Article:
• The function of adult stem cells are to be pluripotent and have the capacity to maintain or repair the tissue that they are found in due to normal wear and tear, injury, or disease (bone marrow, muscle, brain, etc). To divide for a long period of time and when called upon give rise to mature cell types that have specific functions, structures, or shapes for distinctive tissues. (1)
    • Ex: Hematopoietic cells
      • Non-terminally differentiated stem cells that contribute to the blood cell population while also self-replenishing.
      • Give rise to red blood cells, T and B lymphocytes, natural killer cells, neutrophils, basophils, eosinophils, monocytes, and macrophages.
    • Ex: Non-Hematopoietic cells
      • Small portion of stromal cell population in bone marrow that have the ability to generate cartilage, bone, and fat cells that aid in the formation of blood and fibrous connective tissue.
    • Ex. Neural Stem Cells
      • Found in the brain that give rise to nerve cell, astrocytes, and oligodendrocytes.
    • Ex. Skin stem cells
      • Most notably referenced to show the regenerative properties of stem cells
      • Found in the basal layer of epidermis. These cells lead to keratinocyte formation, which eventually find their way to surface of the skin. Once at the surface, the keratinocytes can form a protective layer (epidermis).
      • This process is easily seen when a minor cut or lesion occurs on the epidermis.

Stem Cells in Medicine

  • Further study of stem cells has provided an exciting era in science and medicine because of their potential to differentiate into any of the 200 cells of the body or regenerate and repair damaged tissues.
  • As mentioned, adult stem cells have unique regenerative abilities and such stem cells offer new potentials for treating diseases heart disease, organ failure, or cancer. However, there remains a lot of research to be done to obtain a full understanding of the use of stem cells in a medicinal aspect.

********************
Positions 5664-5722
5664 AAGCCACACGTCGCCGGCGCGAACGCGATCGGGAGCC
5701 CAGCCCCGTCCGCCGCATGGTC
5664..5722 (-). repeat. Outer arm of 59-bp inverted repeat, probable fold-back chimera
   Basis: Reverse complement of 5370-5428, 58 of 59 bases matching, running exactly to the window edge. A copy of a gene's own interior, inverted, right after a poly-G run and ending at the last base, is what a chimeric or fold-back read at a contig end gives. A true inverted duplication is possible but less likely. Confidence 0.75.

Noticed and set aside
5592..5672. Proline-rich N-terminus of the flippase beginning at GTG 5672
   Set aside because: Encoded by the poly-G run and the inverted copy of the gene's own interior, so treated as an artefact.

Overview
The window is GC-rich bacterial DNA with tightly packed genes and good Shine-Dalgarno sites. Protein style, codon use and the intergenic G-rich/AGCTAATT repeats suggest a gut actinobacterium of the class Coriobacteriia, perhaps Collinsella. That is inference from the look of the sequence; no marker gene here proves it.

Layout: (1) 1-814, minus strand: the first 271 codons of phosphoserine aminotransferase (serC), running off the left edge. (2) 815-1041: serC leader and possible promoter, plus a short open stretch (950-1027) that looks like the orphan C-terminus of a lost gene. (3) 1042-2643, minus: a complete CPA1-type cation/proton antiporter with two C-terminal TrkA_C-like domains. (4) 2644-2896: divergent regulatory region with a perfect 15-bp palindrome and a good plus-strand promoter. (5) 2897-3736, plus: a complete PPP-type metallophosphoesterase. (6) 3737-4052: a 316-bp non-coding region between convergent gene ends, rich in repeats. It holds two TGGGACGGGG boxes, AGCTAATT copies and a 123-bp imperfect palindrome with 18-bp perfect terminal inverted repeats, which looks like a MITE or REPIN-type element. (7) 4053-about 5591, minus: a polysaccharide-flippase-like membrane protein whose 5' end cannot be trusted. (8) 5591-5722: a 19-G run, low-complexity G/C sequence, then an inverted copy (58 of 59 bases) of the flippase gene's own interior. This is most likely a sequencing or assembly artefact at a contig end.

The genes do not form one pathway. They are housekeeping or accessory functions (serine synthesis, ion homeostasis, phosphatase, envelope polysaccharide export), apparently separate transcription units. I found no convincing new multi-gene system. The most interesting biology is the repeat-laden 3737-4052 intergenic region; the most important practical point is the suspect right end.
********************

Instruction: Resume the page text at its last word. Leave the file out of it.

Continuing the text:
• Ex: Induced pluripotent cells (3)
      • Genetically reprogrammed adult cells that resemble an embryonic stem cell-like state. This is done by being forced to express genes and essential factors for embryonic stem cell properties. It has been shown that human induced pluripotent stem cells have the potential to generate cells that are characteristic of each of the three germ layers.
      • If the introduced reprogramming factors by viruses is successful, these induced cells can act as useful tools for the modeling of diseases, transplantation medicine, and drug testing.
  • Stem cells allow researchers to gain more knowledge about the principal properties of cells and how they differ from further specialized cells. As research continues, the importance of stem cells grows as they are not just applied for regenerative medicine but can be used in in vitro to screen new drugs and to hopefully create model systems to learn more about the causes of birth defects and how they differ from the path of normal development. (2)
  • Research on stem cells continues to advance knowledge about how an organism develops from a single cell and how healthy cells replace damaged cells in adult organisms.
  • Overall, stem cells have many different exciting potential uses in medicine, but with these uses, arise obstacles that have yet to be overcome to make stem cell therapies and their applications completely effective. (1)

More Information

Potential Uses

Obstacles